Originally Posted by Teremei
Those Klipsch subs up the gain in the midbass range I've heard and that's why they sound good to "newbies" but they barely go below 26hz even if that. One thing I heard about the PB-2000 is it performs better than the NSD in the "mid bass" range. Basically I want to give up the Klipsch but I want to make sure 2 PB-2000 will totally slam in the midbass area too. I feel pretty confident they totally will. (...)
But the one thing I'm curious about is one of you mentioned about the SB13 peforming better 40hz and above. Do the sealed woofers tend to have a bit more "punch" in the 80-40 range?
Snowmanick already said it best, but there should be little difference if the subs are EQ'd flat. The sealed woofers may take the lead in output above 40 Hz, but on a system that is EQ'd flat, this means the only difference will be at levels where one of the sub will hit max output, and the other will still have some headroom left.
I'm sorry but I lack the dedication to verify whether your AVR EQs the subs (e.g. Audyssey MultEQ XT) or if you have another EQing method. If not, that may explain the "punch" the Klipsch has in mid-bass. It is not unusual to see subs with peaky response. And in many cases, it can sound good. In clubs, DJ's apply peak filters that severely boost the 80-160 Hz octave to enhance thump. In cars, mine at least (I've measured and simulated it in REW!), the "room response" creates a huge peak at 80-100 Hz. It sounds fantastic for many type of music, and listening the same content on my HT setup --- which is EQ'd flat --- is a bit weird. It seems to lack mid-bass, but at the same time I can hear fare more details that were drowned out in my car.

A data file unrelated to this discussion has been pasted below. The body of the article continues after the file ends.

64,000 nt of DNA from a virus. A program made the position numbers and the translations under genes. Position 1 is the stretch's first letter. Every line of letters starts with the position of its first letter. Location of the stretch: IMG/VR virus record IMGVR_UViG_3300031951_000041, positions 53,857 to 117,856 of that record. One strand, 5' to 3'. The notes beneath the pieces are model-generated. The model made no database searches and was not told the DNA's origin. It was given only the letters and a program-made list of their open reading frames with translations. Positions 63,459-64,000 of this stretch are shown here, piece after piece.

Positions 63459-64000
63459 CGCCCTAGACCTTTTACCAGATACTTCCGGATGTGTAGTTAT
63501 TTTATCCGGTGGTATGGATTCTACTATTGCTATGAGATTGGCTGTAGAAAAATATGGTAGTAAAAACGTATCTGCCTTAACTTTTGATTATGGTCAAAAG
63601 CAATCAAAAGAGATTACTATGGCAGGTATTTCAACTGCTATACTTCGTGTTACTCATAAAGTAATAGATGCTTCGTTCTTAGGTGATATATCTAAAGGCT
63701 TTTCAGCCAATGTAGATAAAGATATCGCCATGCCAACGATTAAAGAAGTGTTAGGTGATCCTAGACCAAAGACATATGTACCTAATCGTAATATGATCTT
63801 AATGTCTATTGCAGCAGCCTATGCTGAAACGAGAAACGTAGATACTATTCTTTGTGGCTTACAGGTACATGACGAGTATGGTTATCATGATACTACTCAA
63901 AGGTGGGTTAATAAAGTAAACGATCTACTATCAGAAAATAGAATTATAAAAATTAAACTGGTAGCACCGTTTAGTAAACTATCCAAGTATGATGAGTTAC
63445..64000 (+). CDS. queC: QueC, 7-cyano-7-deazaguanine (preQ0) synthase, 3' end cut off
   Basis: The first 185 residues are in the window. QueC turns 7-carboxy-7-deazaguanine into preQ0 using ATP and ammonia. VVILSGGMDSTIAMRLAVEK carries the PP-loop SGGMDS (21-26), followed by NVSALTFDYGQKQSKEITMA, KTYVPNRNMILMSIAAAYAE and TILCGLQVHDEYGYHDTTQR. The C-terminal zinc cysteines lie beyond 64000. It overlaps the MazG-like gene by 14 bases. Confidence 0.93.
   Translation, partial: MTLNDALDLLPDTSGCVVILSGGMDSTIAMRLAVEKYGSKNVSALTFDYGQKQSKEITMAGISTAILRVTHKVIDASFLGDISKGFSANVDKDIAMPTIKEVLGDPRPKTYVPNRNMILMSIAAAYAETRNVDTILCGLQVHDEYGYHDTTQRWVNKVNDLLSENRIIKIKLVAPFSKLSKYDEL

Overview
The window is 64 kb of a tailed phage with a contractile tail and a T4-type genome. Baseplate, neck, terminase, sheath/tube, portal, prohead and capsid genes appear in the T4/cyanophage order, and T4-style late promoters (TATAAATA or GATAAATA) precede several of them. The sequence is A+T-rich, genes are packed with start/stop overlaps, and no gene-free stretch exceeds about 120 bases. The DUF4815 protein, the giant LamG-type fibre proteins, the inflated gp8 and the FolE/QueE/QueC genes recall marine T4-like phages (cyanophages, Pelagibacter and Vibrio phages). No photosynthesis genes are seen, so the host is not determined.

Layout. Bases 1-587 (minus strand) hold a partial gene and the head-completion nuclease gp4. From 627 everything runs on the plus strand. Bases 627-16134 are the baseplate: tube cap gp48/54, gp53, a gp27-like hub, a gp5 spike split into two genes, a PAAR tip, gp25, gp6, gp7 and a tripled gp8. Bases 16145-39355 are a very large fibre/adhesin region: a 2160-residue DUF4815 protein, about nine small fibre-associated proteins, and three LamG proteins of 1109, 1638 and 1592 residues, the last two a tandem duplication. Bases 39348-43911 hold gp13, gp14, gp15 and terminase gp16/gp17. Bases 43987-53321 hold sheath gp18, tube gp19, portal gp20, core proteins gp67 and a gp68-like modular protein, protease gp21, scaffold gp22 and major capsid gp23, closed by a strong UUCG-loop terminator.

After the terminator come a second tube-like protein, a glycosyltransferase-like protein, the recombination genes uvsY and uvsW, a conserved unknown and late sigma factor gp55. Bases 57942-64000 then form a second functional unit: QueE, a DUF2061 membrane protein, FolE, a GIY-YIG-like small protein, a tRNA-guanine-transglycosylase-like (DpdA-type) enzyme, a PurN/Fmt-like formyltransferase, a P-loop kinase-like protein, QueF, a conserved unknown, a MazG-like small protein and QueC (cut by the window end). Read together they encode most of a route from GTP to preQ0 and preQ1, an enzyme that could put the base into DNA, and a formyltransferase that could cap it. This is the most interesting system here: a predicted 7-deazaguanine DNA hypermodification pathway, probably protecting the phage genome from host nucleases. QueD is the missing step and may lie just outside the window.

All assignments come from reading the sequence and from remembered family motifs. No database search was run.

I think the best case scenario would be to have a setup that is EQ'd flat, but have a source (such as a media player on a PC) on which you can fiddle with the EQing and boost mid-bass at will for the content that warrants it. I did try it once and I can assure you SVS subs can provide plenty of mid-bass thump. The only problem is that you quickly find music or other content that sounds horrible with high mid-bass boost.
I eventually want them to release a PC-2000. My plan is a PB-2000 + a PC-2000 (because of space limitations). But if they never release a PC-2000 I might have to go 2 SB-2000s.
Originally Posted by basshead81
I disagree...you can have your marginal 10hz output, my 16-30hz output is 2.5 x what sealed would be.
That's pretty much my reasoning too. Although if you *want* strong ULF in the 10 Hz region, very powerful, very big sealed subs are a must it seems.
Aside from that, if/when I make the jump to DIY, I will be going with LLT cabs tuned to 11hz...can you say 10-12db over sealed at 10hz.
Indeed, I also find myself to say "when I come around to DIY" quite a lot too
Problem is, I have no garage, so the opportunity window is closing fast for this year. Winter is coming guys.
Note that when tuned this low, it looks like the added output due to the ports is much broader and less powerful than, say, at 20 Hz. It looks like there is less and less difference with sealed as you tune lower and lower. At least it looks this way when you compare tunes on the SVS PB series but also the Rhytmik FV15HP. That being said those are not exactly LLT and I guess a much larger enclosure could help.
Originally Posted by Teremei
because $799 is better than $1199. And $799 x 2 is better than $1199 x 2. And I think the 2000 is the best bang for your buck catagory much like reference II is in that bang for your buck zone.
You are right, especially considering duals, the Plus are quite a bit more expensive. But they also add a key feature: they can be tuned to 16 Hz, which is awesome IMHO. That's one reason I just pulled the trigger for dual Pluses over dual NSDs at the time. And unlike the PC-2000s, they are currently available, which is a non-negligible benefit.